Students to research sleep deprivation

Several students will investigate the effects of sleep deprivation for the track team’s academic and athletic performance for a study at the Children’s Orthopedic Center at Children’s Hospital Los Angeles.

Beginning Feb. 1, participants will assist former science teacher David Hinden and the Institute for Scholastic Sports Science and Medicine headquartered at Harvard-Westlake in research.

Although sleep deprivation has been shown to significantly affect health, with negative effects such as cognitive dysfunction, increased risk of heart disease and impaired reaction time, almost all research data available on the relationship between sleep, athletic injury and performance is on college and adult athletes.

Addressing the need for data on high school athletes, the study will use medical devices donated by the Los Angeles Galaxy soccer team. Collected data will then be compared to self-reported data from the school’s past workload study surveys.

Research assistants will write an abstract for a poster that will be presented next October at the American Academy of Pediatric Medicine Conference, one of the world’s largest medical conferences, and will help the principal investigator with a literature review.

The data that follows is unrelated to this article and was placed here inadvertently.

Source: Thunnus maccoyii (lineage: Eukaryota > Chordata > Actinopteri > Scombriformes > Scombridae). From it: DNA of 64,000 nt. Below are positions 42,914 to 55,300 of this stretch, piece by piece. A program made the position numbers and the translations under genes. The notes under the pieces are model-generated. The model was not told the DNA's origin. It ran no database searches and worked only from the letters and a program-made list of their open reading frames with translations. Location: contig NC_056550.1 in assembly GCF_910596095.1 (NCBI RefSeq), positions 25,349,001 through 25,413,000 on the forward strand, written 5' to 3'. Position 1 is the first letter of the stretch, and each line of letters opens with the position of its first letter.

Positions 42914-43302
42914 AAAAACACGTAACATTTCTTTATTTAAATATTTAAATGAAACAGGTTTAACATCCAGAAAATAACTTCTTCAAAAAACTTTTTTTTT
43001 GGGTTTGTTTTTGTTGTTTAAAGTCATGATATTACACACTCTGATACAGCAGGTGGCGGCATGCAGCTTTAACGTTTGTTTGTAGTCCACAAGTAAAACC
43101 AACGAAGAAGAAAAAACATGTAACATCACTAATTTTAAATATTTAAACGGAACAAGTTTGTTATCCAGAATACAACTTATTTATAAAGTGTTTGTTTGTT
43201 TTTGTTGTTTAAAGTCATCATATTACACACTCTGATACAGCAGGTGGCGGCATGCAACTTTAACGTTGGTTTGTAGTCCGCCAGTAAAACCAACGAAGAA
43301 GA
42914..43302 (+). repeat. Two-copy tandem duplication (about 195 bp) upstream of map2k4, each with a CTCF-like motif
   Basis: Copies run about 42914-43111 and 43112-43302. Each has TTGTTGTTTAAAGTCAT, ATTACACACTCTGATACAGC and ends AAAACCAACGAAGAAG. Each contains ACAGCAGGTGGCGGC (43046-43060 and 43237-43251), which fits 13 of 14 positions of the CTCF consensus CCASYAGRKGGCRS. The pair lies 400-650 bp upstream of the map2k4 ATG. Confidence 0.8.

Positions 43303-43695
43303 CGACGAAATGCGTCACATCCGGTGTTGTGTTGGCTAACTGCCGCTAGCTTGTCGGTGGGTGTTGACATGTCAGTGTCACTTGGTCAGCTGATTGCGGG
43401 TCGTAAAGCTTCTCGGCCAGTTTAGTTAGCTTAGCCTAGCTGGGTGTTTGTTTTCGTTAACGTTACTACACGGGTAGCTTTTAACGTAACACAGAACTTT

In addition, participants will receive three hours of community service credit and will be able to attend weekly lab meetings at the Children’s Hospital Los Angeles to review the research finds throughout the course of the study.

“Participation in the study should be a valuable learning experience for the participants,” Hinden said. “Everyone will get a sense of what is involved in producing scientific data, and hopefully some young minds will be turned onto the opportunities presented by the intersection of sports, science and medicine.”

A trial of the study was already conducted with the cross-country team from October to November. Participating athletes were asked to wear an ActiGraph watch, which monitors physical activity and heart rate, though watches were not worn during races and when the athletes were submerged in water. They also took an hour-long neurocognitive test for the study.

“The most important data they needed was when I was sleeping, so I kept the watch on then and also wrote in a sleep journal, recording when I went to bed and woke up, how much caffeine I drank and what I did before bed,” Sarah Conway ’18 said. “I’m very excited to be contributing to scientific research.”

Harvard-Westlake has sponsored a number of research studies with outside institutions in the past, but this study with ISSSM is the first in which students will be able to contribute as more than just research assistants.

“This is the first we expect of many studies that is being implemented systematically as part of a program where our students will act as research assistants as well as research subjects,” Hinden said. “This is a central part of the vision of ISSSM.”

 

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